Walter O’Brien, BB&T Equities Chief Who Was Mentor, Dies at 46

Source: Family Photo via Bloomberg

Walter O’Brien, head of equity sales and trading at BB&T Corp., has died. He was 46. Close

Walter O’Brien, head of equity sales and trading at BB&T Corp., has died. He was 46.

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Source: Family Photo via Bloomberg

Walter O’Brien, head of equity sales and trading at BB&T Corp., has died. He was 46.

Walter J. O’Brien III, head of equity sales and trading at BB&T Corp. (BBT) and a mentor to finance-minded graduates of his alma mater, the University of Richmond in Virginia, has died. He was 46.

He died on May 10 at his home in Richmond, his wife, Debra, said yesterday in an interview. The cause was colon cancer, which was diagnosed in February 2012.

Known as Joe, O’Brien held jobs on Wall Street at Smith Barney and Citicorp Inc. before joining Scott & Stringfellow Inc., a regional brokerage, investment banking and financial services firm in Richmond that billed itself as the U.S. South’s oldest continuous member of the New York Stock Exchange. BB&T, North Carolina’s second-biggest bank after Bank of America Corp., bought Scott & Stringfellow in 1999.

BB&T, based in Winston-Salem, promoted O’Brien to senior vice president of capital markets in 2002. He rose to managing director.

A member of the Executive Advisory Council of the University of Richmond’s Robins School of Business, O’Brien took many students “under his wing,” according to an article in the university’s alumni magazine.

It told of an MBA candidate, Grant Garcia, who drove to BB&T’s offices in downtown Richmond, “sometimes before dawn, to sit at O’Brien’s desk learning the markets, a relationship they continued for almost two years.”

‘Leg Up’

Garcia, 29, now works in securitized product sales at Credit Suisse Securities in New York. He said yesterday in an interview that his unpaid experience with O’Brien was valuable and gave him a leg up in a tough job market. When Garcia graduated from Robins in 2009, he landed a job at Bank of America’s Merrill Lynch brokerage unit, then moved to the U.S. unit of Zurich-based Credit Suisse Group AG.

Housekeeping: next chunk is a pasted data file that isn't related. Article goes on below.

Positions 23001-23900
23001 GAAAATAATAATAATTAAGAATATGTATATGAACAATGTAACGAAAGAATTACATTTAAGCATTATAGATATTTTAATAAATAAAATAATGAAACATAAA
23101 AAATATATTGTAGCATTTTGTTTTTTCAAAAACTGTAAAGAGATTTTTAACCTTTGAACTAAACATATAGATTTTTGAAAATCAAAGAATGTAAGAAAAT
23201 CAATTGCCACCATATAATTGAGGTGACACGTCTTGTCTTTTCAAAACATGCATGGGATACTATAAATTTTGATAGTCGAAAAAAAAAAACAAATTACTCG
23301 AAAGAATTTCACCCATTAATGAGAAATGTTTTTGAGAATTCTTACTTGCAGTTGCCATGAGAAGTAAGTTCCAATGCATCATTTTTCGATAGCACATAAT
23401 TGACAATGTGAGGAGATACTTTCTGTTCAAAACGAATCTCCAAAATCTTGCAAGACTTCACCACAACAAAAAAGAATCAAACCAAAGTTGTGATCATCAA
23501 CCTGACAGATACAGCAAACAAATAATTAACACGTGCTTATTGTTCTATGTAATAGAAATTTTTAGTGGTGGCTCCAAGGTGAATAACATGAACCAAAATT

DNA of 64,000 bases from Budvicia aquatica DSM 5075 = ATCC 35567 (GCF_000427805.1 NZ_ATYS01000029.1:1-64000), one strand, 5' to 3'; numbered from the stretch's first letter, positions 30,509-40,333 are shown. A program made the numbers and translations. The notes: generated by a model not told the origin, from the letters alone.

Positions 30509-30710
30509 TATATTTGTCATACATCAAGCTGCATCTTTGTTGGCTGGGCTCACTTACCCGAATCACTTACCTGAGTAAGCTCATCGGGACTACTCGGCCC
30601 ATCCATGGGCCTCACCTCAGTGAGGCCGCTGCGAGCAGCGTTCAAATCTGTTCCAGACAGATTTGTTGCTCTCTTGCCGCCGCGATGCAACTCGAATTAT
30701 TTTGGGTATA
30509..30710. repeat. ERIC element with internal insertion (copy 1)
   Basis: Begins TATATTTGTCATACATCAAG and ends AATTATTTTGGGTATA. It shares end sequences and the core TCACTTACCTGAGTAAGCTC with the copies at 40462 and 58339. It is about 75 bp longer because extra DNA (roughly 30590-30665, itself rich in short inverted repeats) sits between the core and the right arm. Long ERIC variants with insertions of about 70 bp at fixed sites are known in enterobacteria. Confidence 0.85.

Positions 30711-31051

“He really changed my life,” Garcia said. “He gave me the foundation during a really hard period of time in the economy. His door was always open. Every time he came to New York we’d go out for a drink or for dinner.”

In an e-mail to the Robins community, Dean Nancy A. Bagranoff wrote, “Joe showed great courage as he dealt with his illness. He will be much missed by us all.”

Walter Joseph O’Brien III was born on Nov. 26, 1966, in London to Nancy Malmuth and Walter J. O’Brien Jr. He was raised in Chicago and New York. His father was president of J. Walter Thompson, then the world’s largest advertising agency, and later ran two other firms, according to a biography for a Richmond non-profit group where he serves on the board.

In 1985, the son graduated from the Hotchkiss School in Lakeville, Connecticut, and in 1989 earned an economics degree from Richmond.

O’Brien was a senior vice president at Citicorp when he left New York for Scott & Stringfellow.

Survivors include his wife, Debra, a graduate of New York University’s Stern School of Business and adjunct associate professor of information systems at Richmond; a son, Connor, 13; a daughter, Caitlin, 10; his parents and stepmother, Margaret O’Brien.

To contact the reporter on this story: Laurence Arnold in Washington at larnold4@bloomberg.net

To contact the editor responsible for this story: Charles W. Stevens at cstevens@bloomberg.net

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